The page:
Researchers selected 15 transcripts of semi-structured one-on-one interviews conducted over video from November 2019 to May 2020 as part of a larger study called Manitou2Manidoo; this Indigenous youth-engaged study, conducted by Jeffrey Ansloos (one of the authors of this article), was aimed at understanding how Indigenous youth community and health activists theorize, practice, and share knowledge of health, wellness, culture, spirituality, and healing.

Participants had been recruited through network sampling (young people were recruited through other study participants or community contacts). The researchers were guided by a community-based participatory action research approach, which requires the involvement of Indigenous communities in every step of the research process.

Authors used reflexive thematic analysis to analyze the interview transcripts and to ensure that youth voices were being accurately understood and reflected upon, which involved sharing the analysis with the young people interviewed in the study for feedback.

5. What are the key findings?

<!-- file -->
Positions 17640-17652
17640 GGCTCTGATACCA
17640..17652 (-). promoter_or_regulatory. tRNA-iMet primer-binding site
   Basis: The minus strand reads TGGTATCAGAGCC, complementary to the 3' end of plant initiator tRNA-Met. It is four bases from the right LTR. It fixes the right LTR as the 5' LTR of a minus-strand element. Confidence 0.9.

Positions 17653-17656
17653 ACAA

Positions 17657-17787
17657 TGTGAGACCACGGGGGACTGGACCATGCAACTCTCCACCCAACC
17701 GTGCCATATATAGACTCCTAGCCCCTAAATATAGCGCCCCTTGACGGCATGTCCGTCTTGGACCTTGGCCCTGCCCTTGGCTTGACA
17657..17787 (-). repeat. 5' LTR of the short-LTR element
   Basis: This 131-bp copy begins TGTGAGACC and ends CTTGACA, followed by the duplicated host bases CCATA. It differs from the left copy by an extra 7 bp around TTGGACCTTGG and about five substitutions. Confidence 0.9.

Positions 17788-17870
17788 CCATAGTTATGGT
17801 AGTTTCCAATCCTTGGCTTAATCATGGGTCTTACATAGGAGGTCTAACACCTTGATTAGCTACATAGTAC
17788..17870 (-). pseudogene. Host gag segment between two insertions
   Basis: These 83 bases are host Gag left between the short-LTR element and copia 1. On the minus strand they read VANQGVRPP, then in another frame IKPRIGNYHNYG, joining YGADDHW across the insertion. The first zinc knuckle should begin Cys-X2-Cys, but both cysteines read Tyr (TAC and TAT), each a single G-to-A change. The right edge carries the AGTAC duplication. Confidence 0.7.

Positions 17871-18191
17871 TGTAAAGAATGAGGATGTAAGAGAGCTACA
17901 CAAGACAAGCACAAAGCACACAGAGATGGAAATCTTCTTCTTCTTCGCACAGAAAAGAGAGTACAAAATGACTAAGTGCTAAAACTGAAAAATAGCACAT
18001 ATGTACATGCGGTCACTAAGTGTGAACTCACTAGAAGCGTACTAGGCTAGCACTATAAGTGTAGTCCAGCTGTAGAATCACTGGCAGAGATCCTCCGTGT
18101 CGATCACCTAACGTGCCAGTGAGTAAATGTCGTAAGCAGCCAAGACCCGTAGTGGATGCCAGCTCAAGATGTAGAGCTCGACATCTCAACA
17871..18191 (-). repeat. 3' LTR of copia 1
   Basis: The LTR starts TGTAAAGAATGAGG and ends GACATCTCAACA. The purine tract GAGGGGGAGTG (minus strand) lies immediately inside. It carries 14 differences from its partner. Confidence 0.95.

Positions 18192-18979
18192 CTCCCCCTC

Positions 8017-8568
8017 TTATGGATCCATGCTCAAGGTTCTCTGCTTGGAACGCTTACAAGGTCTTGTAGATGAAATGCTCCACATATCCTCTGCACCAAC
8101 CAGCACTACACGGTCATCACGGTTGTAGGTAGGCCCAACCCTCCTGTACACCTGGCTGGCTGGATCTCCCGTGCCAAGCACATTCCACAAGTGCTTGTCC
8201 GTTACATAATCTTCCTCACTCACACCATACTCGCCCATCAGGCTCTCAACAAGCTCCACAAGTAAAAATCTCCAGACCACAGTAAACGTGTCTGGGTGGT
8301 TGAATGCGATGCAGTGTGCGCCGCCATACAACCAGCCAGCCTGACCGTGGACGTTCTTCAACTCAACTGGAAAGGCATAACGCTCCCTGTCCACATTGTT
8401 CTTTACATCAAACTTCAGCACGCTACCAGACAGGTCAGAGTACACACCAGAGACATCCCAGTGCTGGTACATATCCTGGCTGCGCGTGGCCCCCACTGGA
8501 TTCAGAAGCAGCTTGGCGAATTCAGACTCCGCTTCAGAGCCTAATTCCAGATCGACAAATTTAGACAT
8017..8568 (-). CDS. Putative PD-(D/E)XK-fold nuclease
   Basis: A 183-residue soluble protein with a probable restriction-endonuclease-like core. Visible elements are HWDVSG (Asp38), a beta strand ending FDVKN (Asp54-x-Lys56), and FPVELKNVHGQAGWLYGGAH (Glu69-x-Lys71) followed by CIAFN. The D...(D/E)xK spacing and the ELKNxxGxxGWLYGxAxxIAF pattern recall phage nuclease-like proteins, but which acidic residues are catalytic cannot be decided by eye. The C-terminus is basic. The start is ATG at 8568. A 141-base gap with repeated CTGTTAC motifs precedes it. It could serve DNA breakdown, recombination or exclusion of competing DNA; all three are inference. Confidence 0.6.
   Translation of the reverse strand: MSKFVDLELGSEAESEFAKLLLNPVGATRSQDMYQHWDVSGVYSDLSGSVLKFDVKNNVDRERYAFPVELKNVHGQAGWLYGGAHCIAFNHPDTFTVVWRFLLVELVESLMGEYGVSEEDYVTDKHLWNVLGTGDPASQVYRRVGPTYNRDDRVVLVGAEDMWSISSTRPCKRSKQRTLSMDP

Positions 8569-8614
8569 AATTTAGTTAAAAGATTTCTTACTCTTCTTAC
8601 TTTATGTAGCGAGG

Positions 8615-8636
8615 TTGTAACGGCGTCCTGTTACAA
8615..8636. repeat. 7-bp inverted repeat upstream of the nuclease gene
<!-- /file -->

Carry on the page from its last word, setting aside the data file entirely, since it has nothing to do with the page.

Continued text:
Results indicate that Indigenous youth define and enact self-determination through three shared approaches:

i) Traditional healing and embracing cultural wellness practices.

  • Intentionally (re)connecting to traditional healing and cultural practices is vital to improving mental health and wellness.
  • Healing through relationships with cultural ceremonies and community practices can mitigate the cultural impacts of colonization.
  • Engaging in ceremony, which requires confronting the impacts of colonization.
  • Reclaiming cultural and community practices in ways that make sense for the daily lives of youth.

ii) Shared lived/living experience and meeting people where they’re at.

  • Sharing personal and cultural wisdom from their life experiences with other young people is vital to youth wellness promotion.
  • Supporting this reciprocal recognition encourages the spread of radical resurgence through everyday acts of culture reclamation and self-determination.
  • Emphasizing balance and non-coercive healing practices through sharing needs and listening to yourself and others.
  • Sharing and honouring different journeys and defining self-determination for yourself leads to finding tools for wellness.